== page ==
I had in my head that I wanted to break 1:40 for my 10K. Since my return to the roads I was running about a 16:33 pace on anything above a 5K. When we joined the marathoners and half marathoners on the course, something broke free within me. I was running with the pack! I had a lot left in the tank and I was leaving nothing out on the roads. Usually at this point in a race I can push hard but it's a struggle to push hard. I remembered how I felt going for a PR at the 2014 Tufts 10K. There was nothing in the tank and it was sheer will power to push for that PR. On Sunday there was pure joy in my running. I felt so different in my body. It was more than just finishing a race; I was racing this race competing against myself seeing just what I could do.
I cried as we came toward the finish and there was this huge crowd with cowbells -- oh I need to add here that the course monitors were amazing with cowbell and high fives to cheer us on - cheering everyone into the finish. Paul was there calling out my name saying just say to the left. He was there when I finished my first half marathon in 2009 in Hyannis and for my running comeback at the Charles River Run in June of 2010 and when I PR'ed his Jingle Bell Run in December of 2010. He has always been a cheerleader and champion of my journey.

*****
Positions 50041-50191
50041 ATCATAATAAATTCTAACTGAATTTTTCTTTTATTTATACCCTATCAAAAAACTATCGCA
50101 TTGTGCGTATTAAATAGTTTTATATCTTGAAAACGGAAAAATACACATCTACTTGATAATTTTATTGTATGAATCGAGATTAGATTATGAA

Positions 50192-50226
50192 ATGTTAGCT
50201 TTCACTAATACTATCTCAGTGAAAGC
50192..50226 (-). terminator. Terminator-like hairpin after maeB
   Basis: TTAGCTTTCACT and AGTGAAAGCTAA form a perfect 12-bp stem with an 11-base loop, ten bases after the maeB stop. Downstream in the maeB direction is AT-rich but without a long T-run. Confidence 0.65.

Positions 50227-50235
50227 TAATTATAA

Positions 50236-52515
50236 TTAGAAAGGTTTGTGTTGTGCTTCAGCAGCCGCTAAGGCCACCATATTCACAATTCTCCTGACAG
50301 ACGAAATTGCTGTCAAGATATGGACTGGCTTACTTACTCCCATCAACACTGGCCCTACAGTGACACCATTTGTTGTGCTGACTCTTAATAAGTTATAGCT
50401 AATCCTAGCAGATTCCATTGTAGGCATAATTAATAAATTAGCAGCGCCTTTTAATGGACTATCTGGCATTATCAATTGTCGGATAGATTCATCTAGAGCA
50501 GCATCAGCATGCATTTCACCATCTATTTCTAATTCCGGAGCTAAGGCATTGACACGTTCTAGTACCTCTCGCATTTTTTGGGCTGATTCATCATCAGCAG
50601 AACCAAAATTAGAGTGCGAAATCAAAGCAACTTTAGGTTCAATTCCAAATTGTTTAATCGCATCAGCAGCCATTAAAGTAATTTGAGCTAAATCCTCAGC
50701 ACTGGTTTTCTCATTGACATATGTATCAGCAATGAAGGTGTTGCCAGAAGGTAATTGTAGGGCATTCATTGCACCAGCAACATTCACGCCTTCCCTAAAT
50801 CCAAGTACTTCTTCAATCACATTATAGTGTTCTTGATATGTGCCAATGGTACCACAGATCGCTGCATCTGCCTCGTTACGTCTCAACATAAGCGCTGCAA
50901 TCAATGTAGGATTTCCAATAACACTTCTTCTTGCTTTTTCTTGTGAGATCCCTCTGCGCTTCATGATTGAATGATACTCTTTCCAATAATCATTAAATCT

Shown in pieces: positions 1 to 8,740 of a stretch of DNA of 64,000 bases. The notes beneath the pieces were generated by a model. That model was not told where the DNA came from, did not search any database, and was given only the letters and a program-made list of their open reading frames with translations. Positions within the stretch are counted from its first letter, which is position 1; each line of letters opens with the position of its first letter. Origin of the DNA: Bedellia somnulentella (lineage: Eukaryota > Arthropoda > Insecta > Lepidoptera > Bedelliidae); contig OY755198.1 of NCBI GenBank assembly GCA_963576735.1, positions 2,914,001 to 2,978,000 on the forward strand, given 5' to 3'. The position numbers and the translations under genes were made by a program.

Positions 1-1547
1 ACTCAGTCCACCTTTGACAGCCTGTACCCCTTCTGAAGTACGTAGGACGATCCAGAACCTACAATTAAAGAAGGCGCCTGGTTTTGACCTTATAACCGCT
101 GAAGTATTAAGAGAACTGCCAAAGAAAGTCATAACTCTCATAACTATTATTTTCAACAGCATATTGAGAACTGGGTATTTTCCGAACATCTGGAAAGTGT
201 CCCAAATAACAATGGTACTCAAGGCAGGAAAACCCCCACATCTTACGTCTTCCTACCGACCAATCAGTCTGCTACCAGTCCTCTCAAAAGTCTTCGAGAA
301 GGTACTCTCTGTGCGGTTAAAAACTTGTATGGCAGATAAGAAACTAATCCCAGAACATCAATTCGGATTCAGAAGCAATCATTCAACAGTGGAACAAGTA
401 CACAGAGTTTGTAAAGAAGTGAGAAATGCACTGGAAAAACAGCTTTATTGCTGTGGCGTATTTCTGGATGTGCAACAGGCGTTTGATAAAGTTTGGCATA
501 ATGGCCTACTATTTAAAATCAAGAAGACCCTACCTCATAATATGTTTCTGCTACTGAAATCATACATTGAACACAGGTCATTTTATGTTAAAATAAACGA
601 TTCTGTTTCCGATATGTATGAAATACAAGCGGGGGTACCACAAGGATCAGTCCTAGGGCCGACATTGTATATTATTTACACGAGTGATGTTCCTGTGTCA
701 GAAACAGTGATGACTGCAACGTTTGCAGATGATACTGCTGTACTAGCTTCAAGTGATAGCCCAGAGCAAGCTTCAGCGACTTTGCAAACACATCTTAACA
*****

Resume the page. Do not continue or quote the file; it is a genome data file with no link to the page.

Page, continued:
Tom and I held hands high as we crossed the finish line. I knew it had taken us a good 4 minutes or so to cross the starting line and the finisher's clock said 1:43 but whatever our time would be the 2016 Hyannis 10K was my redemption race and it without a doubt my best time ever!
To be continued....
To your health and wellness,